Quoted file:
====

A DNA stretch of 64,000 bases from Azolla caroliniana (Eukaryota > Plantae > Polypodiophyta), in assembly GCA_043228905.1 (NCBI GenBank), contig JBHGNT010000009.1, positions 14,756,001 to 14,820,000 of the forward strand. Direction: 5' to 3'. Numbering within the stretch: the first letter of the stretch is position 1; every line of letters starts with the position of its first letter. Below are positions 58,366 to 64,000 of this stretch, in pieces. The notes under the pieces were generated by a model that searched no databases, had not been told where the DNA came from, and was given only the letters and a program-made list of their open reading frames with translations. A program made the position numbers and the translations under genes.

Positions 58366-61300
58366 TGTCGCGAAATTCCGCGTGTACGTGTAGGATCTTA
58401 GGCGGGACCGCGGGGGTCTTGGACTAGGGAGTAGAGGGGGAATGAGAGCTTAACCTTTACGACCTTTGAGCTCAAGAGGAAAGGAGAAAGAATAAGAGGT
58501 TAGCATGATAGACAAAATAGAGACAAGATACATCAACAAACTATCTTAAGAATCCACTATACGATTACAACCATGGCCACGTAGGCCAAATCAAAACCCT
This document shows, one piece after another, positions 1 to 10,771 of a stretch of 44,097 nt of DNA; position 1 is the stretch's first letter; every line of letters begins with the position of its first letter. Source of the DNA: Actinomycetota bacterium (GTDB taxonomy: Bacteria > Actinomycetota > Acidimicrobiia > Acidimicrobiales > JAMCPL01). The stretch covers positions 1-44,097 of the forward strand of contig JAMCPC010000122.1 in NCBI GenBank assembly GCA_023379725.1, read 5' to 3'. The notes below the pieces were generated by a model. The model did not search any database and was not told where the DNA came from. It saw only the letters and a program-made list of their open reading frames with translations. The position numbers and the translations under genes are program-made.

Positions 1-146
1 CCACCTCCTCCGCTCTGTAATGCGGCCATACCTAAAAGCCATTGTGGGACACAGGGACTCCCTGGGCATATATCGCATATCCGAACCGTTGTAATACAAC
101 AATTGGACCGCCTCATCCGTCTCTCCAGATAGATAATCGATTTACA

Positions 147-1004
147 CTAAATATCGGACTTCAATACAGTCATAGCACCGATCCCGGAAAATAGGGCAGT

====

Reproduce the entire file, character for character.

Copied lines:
A DNA stretch of 64,000 bases from Azolla caroliniana (Eukaryota > Plantae > Polypodiophyta), in assembly GCA_043228905.1 (NCBI GenBank), contig JBHGNT010000009.1, positions 14,756,001 to 14,820,000 of the forward strand. Direction: 5' to 3'. Numbering within the stretch: the first letter of the stretch is position 1; every line of letters starts with the position of its first letter. Below are positions 58,366 to 64,000 of this stretch, in pieces. The notes under the pieces were generated by a model that searched no databases, had not been told where the DNA came from, and was given only the letters and a program-made list of their open reading frames with translations. A program made the position numbers and the translations under genes.

Positions 58366-61300
58366 TGTCGCGAAATTCCGCGTGTACGTGTAGGATCTTA
58401 GGCGGGACCGCGGGGGTCTTGGACTAGGGAGTAGAGGGGGAATGAGAGCTTAACCTTTACGACCTTTGAGCTCAAGAGGAAAGGAGAAAGAATAAGAGGT
58501 TAGCATGATAGACAAAATAGAGACAAGATACATCAACAAACTATCTTAAGAATCCACTATACGATTACAACCATGGCCACGTAGGCCAAATCAAAACCCT
This document shows, one piece after another, positions 1 to 10,771 of a stretch of 44,097 nt of DNA; position 1 is the stretch's first letter; every line of letters begins with the position of its first letter. Source of the DNA: Actinomycetota bacterium (GTDB taxonomy: Bacteria > Actinomycetota > Acidimicrobiia > Acidimicrobiales > JAMCPL01). The stretch covers positions 1-44,097 of the forward strand of contig JAMCPC010000122.1 in NCBI GenBank assembly GCA_023379725.1, read 5' to 3'. The notes below the pieces were generated by a model. The model did not search any database and was not told where the DNA came from. It saw only the letters and a program-made list of their open reading frames with translations. The position numbers and the translations under genes are program-made.

Positions 1-146
1 CCACCTCCTCCGCTCTGTAATGCGGCCATACCTAAAAGCCATTGTGGGACACAGGGACTCCCTGGGCATATATCGCATATCCGAACCGTTGTAATACAAC
101 AATTGGACCGCCTCATCCGTCTCTCCAGATAGATAATCGATTTACA

Positions 147-1004
147 CTAAATATCGGACTTCAATACAGTCATAGCACCGATCCCGGAAAATAGGGCAGT